Dharamshala: Adhe Tapontsang known affectionately as Ama Adhe, who was one of the longest-serving Tibetan political prisoners passed away here at Dharamshala this morning. She was 88.
Born in 1932, Ama Adhe spent 27 years in a Chinese prison for taking part in the Tibetan resistance against the Chinese occupation in the late 1950s. Inspired by her indomitable spirit and valour with which she fought for the freedom and dignity of her people, Ama Adhe became known worldwide as a symbol of Tibetan resistance, courage, and patriotism.
Ama Adhe was born in Nyarong in Kham Province to father Dorjee Rabten and Mother Sonam Dolma in 1932. She was a devout Buddhist from a very young age. In an old interview, she described her feeling of terror upon seeing the Chinese for the first time and recounted how the Chinese tried to lure children with silver coins and their pretence to help Tibetans. Ama Adhe and her husband planned an escape to Lhasa, but her husband was poisoned by the Chinese before they could leave.
Ama Adhe then inspired other women to help the Tibetan men who fought against the Chinese by supplying food and provisions to them. The rebellion was crushed some of the women and many men and monks were arrested. Some of the stronger ones like Ama Adhe were taken away to a prison in Changshita, China. Only four out of the 300 women in that prison survived the ordeal of starvation there. In 1954, when Ama Adhe’s first child was one year old, and she was pregnant with the second, her husband died of poisoning right in front of her.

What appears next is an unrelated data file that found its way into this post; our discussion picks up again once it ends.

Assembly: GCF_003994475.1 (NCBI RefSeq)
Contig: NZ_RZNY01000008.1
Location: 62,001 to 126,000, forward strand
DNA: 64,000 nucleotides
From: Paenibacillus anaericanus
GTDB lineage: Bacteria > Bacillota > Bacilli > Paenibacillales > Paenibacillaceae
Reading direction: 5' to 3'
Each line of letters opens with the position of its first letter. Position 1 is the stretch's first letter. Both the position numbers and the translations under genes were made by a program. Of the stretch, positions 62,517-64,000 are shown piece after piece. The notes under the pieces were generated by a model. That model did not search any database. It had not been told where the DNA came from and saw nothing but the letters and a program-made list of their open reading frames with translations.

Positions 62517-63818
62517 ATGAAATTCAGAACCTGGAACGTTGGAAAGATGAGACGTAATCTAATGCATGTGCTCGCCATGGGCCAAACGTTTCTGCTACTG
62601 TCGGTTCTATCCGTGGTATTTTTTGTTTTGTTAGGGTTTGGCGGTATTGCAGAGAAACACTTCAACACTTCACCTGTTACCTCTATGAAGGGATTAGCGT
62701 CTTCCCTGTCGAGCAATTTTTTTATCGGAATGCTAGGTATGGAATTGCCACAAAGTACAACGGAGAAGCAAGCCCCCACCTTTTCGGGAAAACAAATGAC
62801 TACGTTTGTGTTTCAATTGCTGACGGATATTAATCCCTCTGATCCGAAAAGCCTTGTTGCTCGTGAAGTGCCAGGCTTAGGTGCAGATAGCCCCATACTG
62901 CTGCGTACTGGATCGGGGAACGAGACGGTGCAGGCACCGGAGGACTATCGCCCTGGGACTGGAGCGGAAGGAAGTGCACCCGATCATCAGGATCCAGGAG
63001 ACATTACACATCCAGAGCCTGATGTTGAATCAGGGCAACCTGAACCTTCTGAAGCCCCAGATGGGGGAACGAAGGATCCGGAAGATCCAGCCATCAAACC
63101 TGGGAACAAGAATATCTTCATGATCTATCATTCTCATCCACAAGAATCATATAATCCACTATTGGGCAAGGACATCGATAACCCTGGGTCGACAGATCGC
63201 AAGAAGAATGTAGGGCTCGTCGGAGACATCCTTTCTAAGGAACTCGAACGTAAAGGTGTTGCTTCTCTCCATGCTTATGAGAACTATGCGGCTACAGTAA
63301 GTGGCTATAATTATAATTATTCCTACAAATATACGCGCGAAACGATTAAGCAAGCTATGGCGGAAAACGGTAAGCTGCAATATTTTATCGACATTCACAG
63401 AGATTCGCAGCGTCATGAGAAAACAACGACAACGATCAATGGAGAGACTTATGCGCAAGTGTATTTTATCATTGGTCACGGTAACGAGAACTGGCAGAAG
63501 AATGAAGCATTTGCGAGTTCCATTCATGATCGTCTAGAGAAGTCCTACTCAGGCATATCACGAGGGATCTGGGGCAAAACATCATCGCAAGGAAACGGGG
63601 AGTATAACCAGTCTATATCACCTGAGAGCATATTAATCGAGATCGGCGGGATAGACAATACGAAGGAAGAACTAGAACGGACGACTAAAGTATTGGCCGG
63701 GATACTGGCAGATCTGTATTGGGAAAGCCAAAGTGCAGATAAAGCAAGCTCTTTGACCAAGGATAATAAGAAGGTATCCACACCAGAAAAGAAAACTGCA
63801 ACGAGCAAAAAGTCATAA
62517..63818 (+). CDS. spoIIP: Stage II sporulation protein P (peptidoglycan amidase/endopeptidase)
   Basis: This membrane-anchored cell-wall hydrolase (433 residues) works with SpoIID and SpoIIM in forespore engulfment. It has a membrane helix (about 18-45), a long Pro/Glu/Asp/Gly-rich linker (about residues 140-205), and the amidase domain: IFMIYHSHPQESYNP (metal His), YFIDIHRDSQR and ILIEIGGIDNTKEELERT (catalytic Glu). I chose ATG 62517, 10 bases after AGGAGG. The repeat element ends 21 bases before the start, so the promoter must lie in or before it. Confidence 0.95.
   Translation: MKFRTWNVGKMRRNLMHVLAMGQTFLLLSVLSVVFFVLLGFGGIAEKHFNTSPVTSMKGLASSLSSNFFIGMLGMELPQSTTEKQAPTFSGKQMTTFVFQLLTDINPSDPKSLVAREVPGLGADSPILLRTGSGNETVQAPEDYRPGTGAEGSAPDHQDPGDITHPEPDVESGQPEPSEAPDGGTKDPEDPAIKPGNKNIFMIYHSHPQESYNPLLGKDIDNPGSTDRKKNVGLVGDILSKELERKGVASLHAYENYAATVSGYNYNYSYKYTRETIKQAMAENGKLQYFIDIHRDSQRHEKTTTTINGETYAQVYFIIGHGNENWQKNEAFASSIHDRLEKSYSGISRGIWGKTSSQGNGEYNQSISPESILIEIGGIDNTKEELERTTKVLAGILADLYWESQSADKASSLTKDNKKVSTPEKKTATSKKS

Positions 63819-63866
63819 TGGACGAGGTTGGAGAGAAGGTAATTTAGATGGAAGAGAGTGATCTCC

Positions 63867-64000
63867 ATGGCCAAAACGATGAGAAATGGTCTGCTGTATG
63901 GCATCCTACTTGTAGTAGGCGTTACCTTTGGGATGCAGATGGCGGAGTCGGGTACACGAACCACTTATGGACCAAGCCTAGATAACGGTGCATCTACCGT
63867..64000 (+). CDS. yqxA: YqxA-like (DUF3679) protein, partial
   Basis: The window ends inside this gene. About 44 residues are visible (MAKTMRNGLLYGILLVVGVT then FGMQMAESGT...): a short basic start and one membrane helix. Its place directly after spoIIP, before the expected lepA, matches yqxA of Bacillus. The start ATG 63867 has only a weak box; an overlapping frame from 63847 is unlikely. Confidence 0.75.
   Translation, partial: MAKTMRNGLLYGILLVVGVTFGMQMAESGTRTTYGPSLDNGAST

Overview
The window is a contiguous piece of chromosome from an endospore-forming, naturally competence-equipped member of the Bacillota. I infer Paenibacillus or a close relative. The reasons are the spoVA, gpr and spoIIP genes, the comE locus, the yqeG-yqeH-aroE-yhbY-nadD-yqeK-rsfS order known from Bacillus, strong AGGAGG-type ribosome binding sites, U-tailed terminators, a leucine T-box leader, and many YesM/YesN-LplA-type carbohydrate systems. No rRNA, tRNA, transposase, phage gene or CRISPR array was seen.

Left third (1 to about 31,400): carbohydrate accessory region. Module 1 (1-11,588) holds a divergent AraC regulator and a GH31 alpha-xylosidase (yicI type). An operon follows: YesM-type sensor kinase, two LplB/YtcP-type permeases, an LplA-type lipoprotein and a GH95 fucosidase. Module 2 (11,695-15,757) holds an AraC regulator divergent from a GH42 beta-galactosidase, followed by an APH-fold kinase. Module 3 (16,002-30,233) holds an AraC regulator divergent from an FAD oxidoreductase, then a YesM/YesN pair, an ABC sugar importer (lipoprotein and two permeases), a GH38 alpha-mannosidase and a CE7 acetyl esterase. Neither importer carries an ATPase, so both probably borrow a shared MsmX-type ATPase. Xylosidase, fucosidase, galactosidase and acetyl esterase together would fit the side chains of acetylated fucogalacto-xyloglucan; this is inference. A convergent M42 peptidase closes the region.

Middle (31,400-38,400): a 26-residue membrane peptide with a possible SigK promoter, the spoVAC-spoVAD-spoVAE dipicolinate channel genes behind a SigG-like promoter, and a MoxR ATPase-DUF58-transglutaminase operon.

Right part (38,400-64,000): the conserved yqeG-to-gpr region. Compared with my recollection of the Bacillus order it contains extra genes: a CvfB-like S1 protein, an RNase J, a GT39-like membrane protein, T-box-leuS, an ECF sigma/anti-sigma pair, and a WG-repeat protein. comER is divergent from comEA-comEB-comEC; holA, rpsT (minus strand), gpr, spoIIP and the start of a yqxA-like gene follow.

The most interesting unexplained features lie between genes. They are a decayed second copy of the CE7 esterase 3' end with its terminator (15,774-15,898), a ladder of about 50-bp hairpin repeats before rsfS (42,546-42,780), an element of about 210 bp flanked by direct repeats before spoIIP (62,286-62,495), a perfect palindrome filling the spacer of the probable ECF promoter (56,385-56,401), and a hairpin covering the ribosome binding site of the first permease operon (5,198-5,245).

She then joined the Tibetan resistance of the Khampas to fight the Chinese invasion that began in 1950. In 1958, she was arrested and separated from her two young children. Ama Adhe was one of the Tibetans who served the longest prison terms, which was 27 years and ended only when Deng Xiaoping pardoned the political prisoners. During her incarceration, she suffered torture and forced labour. She was released in 1985.
Throughout her life in exile, she actively told the stories of life under Chinese occupation and of thousands of Tibetan prisoners who died under Chinese oppression. She fled to India in 1987 and made McLeod Ganj, exile seat of the Dalai Lama and the Tibetan administration, her home. In 1997, she released a book titled “Ama Adhe: The Voice that Remembers: The Heroic Story of a Woman’s Fight to Free Tibet”, depicting the harrowing conditions of her incarceration.